Everything Is [EP] (1994)
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Everything Is B
This track opens with a terrible recording of a kid who's apparently dressed up as a member of Kiss, and then goes on to identify himself as a “punk rocker.” Kid, kid, kid... Kiss has much to do with punk rock as ABBA does. But anyway, let's not dwell on that factual oversight. Let's talk about the song! It's FUZZY! They like that sloppy fuzzy guitar as much as I like jelly beans (I get a new cavity every time I visit the dentist). Those drums sound so tinny, and they're hardly able to peak up over those fuzzy guitars. The lead vocals are well mixed, anyway, and he comes up with a halfway decent vocal melody to sing! It's not such an inventive melody, but it's a nice one I say. It would have made a great song from the '60s.
Snow Song, Part 1 B+
Weird, slow and dreary. Mangum brings out more of that ultra-fuzzy guitar, accompanying a very slow vocal melody. He really would have made a good psychedelic guru in the '60s for all the pure freaky weirdness that he's able to project in such a straightforward song. This song probably sucks, but I get the distinct impression that it's greater than the sum of its parts.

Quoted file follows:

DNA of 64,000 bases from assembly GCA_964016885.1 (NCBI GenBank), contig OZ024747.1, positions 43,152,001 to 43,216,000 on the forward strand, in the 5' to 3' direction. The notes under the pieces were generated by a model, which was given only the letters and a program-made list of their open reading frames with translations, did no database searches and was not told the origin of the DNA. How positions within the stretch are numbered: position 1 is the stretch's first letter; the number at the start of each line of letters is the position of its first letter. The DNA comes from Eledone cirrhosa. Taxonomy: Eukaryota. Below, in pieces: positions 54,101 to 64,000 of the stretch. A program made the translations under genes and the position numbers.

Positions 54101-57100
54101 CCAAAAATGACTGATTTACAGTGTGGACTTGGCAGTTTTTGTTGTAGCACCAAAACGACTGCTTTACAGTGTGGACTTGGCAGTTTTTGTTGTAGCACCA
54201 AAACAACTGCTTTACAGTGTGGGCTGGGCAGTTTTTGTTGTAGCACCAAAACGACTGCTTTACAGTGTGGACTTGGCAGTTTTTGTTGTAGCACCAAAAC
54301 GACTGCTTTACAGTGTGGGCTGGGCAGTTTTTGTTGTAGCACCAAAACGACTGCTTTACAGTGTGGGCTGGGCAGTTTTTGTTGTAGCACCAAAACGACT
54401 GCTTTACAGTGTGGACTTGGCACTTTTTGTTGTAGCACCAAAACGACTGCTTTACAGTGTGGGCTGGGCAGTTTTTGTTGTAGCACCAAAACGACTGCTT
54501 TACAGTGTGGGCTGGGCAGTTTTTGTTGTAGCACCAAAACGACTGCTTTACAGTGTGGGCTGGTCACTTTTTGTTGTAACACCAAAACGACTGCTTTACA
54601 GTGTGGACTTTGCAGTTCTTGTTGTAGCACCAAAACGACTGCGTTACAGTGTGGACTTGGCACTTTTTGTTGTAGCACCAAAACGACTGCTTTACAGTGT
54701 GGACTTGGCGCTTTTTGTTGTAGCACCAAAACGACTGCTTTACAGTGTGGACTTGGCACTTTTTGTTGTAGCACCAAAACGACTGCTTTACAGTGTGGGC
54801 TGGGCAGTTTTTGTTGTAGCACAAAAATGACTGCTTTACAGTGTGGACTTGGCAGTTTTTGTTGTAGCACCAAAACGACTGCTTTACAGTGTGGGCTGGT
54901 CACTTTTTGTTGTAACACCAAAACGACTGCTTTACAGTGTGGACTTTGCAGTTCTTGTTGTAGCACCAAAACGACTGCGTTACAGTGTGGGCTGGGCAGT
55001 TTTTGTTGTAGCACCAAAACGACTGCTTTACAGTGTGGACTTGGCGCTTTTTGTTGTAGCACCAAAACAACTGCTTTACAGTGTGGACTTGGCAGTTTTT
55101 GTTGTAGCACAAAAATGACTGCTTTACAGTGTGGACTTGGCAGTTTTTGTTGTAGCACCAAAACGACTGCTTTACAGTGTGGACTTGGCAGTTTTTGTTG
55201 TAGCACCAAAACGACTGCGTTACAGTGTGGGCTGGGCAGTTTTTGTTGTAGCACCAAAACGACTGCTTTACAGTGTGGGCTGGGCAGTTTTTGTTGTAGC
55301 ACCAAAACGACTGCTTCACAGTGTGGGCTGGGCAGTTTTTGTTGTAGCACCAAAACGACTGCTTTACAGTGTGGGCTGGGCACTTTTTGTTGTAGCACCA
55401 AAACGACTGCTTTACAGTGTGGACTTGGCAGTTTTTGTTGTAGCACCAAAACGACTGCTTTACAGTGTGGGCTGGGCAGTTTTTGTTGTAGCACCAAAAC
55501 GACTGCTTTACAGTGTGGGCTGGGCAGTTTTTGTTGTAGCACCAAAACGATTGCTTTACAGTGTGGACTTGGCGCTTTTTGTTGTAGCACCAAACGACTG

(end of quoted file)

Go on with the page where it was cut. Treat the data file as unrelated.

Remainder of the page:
Aunt Emma Blowtorch C-
Dagumit, this is weird! I guess you could call this a psychedelic sound collage if you wanted to. It's strange, it's unpredictable, and it sucks! It trudges along at a snail's pace giving us unlistenable sound after unlistenable sound. I think if he really wanted to do something like this, there were better ways to go about it... For a start, he could get the flow going a little better! And why just settle with relying almost exclusively on sound effects? Why not intermingle a few melodic themes in here, too? This is just a lot of wanking, to be honest.
Tuesday Moon A-
Real proof that Mangum had some great songwriting chops lurking underneath. It'll come out as soon as he figured out how to refrain from all that silly experimentalism! The riff is complicated but catchy at the same time. That overpowering fuzzy guitar is still here and mixed very badly, but it stops playing sometimes and I can get a better sense of that awesome acoustic guitar I hear strumming away. The vocal melody is really good, too! MELODY!! I like how it fades out with a completely different song that arouses my curiosity. It could have been a good song of its own!
On Avery Island (1996)
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Song Against Sex A